In-depth: HD Connectivity HDBaseT and HDMI training

posted on Monday, 3rd June 2013 by David Slater

Training  HDBaseT  HD Connectivity  HD over IP  HDMI 


UK audio-visual distribution specialist HD Connectivity likes to do things differently. An early advocate of HDBaseT digital technology, with its HDAnywhere 4×4 Multiroom+ package and the recently released 4×2 hybrid matrix solution, the company now finds itself at the forefront of HD video signal management.

It's unsurprising then to learn that the brand also takes a fresh approach to education, holding its Rethink HD Distribution training courses at the Morgan Motor Company Visitor Centre in Malvern. The events run bi-monthly and cost £25 per attendee, which basically covers food and refreshment. "Training sessions are usually conducted in uninspiring classroom-like environments," explains managing director Chris Pinder, "so instead we host our training events surrounded by some of the world's most desirable sports cars." It's a novel approach.

Newcomers are made to feel welcome. Chris opens proceedings with a run down of the size of the custom install market, tapping into CEDIA research. There's no PowerPoint to follow, just accompanying graphics on a huge HDC video wall placed centre stage. Growing interest in HDBaseT is attracting a wide variety of attendees, from both the custom install community as well the aerial and satellite trade. The day Inside CI attended had a mix of installers already active in CI as well as satellite installers eager to learn more about the HD world. Some literally travel thousands of miles to attend, including Cyprus and the Czech Republic.

Pinder says the growing attraction to aerial installers is completely understandable. He describes HBaseT networking "as a logical next step" for the trade, given that the digital TV switchover is history and dish penetration is high. "Many are scrabbling around at the moment, wondering what to do next, unsure of whether to jump onboard with solar or become electricians…"

HDBaseT is clearly a skill set well worth having. The two sessions balance between a morning spent looking at HDMI tech in deep detail, and an afternoon spent learning about HD Connectivity's own range of HDanywhere solutions, and real world applications. It's a good balance.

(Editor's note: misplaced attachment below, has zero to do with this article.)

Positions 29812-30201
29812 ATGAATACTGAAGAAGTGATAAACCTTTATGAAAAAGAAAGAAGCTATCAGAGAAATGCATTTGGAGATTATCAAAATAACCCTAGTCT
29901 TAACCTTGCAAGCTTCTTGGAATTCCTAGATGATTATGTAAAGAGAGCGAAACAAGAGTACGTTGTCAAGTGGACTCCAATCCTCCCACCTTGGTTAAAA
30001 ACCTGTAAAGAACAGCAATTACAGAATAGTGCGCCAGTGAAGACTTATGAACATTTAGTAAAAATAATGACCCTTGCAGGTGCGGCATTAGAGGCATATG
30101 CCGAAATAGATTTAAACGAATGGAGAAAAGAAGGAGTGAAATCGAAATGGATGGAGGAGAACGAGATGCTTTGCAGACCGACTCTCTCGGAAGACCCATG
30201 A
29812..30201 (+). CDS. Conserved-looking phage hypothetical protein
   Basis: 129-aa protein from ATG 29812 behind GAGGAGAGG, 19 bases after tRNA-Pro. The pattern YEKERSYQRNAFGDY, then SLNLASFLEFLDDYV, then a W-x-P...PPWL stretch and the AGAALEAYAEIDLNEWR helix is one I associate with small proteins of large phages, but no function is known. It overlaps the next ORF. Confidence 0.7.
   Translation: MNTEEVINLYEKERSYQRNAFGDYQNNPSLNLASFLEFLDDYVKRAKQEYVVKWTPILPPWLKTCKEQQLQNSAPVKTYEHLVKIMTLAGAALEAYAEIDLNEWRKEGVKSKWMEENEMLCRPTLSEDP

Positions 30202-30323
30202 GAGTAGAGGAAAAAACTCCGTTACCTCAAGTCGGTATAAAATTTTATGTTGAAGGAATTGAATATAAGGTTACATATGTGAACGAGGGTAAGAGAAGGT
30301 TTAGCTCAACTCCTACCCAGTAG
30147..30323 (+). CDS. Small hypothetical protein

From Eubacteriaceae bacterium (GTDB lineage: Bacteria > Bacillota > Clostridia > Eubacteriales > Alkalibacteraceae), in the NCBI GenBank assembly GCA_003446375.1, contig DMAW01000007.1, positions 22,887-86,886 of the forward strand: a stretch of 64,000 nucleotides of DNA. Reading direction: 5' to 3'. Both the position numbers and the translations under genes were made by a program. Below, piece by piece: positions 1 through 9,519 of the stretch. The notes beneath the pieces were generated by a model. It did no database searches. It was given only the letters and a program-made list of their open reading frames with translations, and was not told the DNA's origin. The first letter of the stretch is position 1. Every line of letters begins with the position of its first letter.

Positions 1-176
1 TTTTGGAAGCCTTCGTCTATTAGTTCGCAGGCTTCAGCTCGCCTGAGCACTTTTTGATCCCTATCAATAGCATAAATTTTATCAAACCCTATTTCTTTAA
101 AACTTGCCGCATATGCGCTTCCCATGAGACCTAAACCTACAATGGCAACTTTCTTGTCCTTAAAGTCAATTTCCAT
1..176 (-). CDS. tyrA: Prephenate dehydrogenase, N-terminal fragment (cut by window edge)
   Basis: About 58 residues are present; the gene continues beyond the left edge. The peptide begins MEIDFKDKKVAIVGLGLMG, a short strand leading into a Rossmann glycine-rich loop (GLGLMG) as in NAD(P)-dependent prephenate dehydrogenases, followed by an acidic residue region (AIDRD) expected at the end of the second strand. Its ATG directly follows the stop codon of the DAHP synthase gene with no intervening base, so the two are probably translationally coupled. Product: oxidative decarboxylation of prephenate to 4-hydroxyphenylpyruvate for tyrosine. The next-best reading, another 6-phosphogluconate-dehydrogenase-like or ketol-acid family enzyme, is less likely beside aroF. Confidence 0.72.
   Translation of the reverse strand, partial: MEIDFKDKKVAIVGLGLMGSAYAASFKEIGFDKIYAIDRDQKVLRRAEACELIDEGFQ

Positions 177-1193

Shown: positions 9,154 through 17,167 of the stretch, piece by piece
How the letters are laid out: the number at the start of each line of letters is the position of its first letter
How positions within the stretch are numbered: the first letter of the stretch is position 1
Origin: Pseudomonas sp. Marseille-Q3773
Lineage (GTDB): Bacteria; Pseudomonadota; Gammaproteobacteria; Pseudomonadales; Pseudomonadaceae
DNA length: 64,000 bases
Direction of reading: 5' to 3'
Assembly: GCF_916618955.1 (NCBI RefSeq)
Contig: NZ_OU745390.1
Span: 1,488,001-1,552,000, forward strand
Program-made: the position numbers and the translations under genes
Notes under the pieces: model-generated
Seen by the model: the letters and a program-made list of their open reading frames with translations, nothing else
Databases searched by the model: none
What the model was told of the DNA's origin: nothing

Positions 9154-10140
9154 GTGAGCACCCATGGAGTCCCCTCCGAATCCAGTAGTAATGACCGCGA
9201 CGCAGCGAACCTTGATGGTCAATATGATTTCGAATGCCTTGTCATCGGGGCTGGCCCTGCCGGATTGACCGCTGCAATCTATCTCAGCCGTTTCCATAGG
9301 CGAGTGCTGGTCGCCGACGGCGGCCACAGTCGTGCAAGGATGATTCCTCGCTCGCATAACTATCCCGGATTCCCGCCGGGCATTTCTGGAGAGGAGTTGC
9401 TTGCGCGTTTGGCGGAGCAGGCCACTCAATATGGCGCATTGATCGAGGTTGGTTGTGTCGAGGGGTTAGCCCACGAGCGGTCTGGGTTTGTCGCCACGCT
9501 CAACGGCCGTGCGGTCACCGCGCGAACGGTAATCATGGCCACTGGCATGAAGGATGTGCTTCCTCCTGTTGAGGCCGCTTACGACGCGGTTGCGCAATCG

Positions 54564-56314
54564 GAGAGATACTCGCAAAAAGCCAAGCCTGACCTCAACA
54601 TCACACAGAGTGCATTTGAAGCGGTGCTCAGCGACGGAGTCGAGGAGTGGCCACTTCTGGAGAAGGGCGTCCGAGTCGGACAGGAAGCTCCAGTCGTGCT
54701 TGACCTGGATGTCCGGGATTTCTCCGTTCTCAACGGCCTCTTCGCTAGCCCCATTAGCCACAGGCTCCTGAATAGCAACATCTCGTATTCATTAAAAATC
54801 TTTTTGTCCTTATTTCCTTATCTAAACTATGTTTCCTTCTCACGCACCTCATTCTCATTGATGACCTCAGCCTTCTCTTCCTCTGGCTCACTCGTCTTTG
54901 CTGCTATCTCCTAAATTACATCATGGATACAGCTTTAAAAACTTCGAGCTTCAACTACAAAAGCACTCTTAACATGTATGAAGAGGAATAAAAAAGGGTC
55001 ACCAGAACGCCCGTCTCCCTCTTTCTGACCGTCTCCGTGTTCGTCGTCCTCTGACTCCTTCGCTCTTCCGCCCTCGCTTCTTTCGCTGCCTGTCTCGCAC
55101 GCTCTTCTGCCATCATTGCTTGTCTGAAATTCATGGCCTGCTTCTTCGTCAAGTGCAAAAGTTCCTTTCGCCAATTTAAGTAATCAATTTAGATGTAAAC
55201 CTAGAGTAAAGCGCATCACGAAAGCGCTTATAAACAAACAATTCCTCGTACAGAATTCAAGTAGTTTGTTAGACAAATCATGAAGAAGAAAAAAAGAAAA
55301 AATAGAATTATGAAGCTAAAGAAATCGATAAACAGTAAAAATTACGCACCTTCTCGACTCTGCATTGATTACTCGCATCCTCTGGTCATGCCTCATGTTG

During the early days, HDMI was a nightmare to work with; if you were trying to send signals over more than 30 meters you were going to have weird things happening. The course opens with a backgrounder on HDMI which goes a long way to explaining why. When you're trying to send a billion bits per second you're pushing your luck over long distances. It's a massive amount of data by anyone's reckoning. There's also talk about the bi-directional nature of HDMI and a breakdown of system intelligence. Information is conveyed clearly, explaining how source devices are interrogated to output the optimum signal for the best possible picture. We're even treated to a breakdown of the HDMI cable itself, with an explanation of what each wire in the inner jacket does. One of the most important, we're told, is the one carrying the 5v power - "this is the life blood of the system." Without it you're never going to get a picture. The tutorial moves onto HDCP and how it works between devices. Having wasted  many an hour looking for cabling faults only to find out that the HDCP lock between devices was responsible, this section is much appreciated.